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The Road to Vétheuil

Claude Monet ( 1879 )

On View

Collection item 1378
  • Location Goh Annex (1612) - Display, Gallery 206
  • Period Nineteenth-Century
  • Materials Oil on canvas
  • Object Number 1378
  • Dimensions 23 3/8 x 28 5/8 in.; 59.4 x 72.7 cm; Framed: 31 3/8 in x 37 in x 2 3/4 in; 79.69 cm x 93.98 cm x 6.99 cm
  • Credit Line Acquired 1920

Pre-eminent artist of French impressionism, Claude Monet was above all a landscape painter who painted effects of light with unparalleled skill. Born in Paris, he grew up in Normandy and learned about painting out of doors with Eugène Boudin and Johan Barthold Jongkind. While he spent most of the 1870s living in Argenteuil just west of Paris near the River Seine, in 1878 he moved further west to Vétheuil, where he would live for just over three years. This was a time of economic hardship for Monet when he and his wife Camille and their young son set up household with the Hochedé family. The house they shared was on the main road to Vétheuil that Monet included in this painting.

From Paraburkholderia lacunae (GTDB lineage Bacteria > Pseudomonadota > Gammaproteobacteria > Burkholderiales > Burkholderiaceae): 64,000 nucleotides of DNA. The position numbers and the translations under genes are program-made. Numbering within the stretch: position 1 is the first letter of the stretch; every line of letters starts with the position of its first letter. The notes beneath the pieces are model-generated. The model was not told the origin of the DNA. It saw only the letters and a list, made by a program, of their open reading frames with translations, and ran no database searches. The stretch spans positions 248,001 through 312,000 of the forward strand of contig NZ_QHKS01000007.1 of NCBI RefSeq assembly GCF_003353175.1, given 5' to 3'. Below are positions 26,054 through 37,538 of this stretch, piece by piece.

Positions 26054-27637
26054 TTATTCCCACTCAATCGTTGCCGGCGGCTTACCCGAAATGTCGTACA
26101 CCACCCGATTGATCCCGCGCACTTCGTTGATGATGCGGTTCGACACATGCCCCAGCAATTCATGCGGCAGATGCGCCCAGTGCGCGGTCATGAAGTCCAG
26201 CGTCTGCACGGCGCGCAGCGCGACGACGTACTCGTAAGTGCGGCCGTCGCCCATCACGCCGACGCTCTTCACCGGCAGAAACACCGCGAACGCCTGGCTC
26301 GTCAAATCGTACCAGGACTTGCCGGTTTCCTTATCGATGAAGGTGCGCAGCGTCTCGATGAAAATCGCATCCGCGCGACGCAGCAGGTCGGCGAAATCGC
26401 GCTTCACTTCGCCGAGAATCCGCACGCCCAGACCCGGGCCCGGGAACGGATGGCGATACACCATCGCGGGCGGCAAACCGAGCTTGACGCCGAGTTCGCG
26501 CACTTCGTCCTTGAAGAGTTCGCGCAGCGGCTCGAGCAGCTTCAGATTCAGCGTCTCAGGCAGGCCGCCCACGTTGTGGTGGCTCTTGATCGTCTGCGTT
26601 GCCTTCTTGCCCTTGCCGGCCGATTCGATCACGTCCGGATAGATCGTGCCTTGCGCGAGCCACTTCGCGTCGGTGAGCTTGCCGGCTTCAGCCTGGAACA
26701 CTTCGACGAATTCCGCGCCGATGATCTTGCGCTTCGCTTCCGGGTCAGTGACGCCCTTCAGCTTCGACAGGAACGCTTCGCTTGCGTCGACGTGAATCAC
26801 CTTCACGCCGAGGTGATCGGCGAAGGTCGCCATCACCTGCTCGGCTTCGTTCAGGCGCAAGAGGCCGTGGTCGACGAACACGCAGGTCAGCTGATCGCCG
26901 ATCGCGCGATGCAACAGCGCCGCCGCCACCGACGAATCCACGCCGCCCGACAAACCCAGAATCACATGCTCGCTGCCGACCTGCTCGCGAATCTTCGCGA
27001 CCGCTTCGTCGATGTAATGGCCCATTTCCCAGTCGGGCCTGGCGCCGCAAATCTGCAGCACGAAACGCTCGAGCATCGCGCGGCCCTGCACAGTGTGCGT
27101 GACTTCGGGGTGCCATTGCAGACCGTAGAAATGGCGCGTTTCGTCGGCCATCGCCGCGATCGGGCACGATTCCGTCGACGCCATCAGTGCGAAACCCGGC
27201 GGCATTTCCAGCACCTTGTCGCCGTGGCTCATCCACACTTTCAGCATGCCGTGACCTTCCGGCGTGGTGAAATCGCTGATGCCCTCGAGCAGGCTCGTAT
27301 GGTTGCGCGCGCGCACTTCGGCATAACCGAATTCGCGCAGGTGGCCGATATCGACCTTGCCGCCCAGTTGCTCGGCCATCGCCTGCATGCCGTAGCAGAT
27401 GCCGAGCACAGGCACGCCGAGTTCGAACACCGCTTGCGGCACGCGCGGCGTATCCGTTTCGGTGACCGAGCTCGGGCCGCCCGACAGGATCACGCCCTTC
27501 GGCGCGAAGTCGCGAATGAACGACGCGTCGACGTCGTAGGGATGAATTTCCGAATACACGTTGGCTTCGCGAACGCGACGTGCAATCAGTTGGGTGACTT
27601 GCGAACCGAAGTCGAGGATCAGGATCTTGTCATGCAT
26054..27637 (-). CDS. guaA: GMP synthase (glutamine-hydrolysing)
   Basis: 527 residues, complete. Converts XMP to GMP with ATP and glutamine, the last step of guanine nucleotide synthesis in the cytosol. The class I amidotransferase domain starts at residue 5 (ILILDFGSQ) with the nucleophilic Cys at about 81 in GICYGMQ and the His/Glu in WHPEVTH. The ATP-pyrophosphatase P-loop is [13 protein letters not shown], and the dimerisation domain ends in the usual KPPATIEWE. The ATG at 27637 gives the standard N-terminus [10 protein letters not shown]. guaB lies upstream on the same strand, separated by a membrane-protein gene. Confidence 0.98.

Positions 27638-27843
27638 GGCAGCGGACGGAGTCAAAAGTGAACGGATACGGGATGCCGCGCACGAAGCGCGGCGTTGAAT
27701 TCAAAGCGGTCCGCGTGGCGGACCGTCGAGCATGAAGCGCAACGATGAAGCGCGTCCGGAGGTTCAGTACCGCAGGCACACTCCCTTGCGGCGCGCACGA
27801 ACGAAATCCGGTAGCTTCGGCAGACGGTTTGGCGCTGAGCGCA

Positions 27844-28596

Monet painted five views of the road to Vétheuil from the direction of La Roche Guyon, this one being the last of them. Three of these related compositions show the road in winter with snow and constitute examples of Monet’s famed effets de neige This example shows the road in the autumn. The artist’s colorful palette is organized around the road that recedes into depth at a central vanishing point, a classic landscape composition.

This painting was acquired by Duncan Phillips as a young man and was part of the collection when Phillips opened his doors to the public in 1921. He recognized Monet’s significance for a whole generation of American painters who went to Giverny to study French impressionism with and around the great master of outdoor light and landscape. As Monet once reputedly said while standing outside his house and gesturing all around, “That’s my studio!”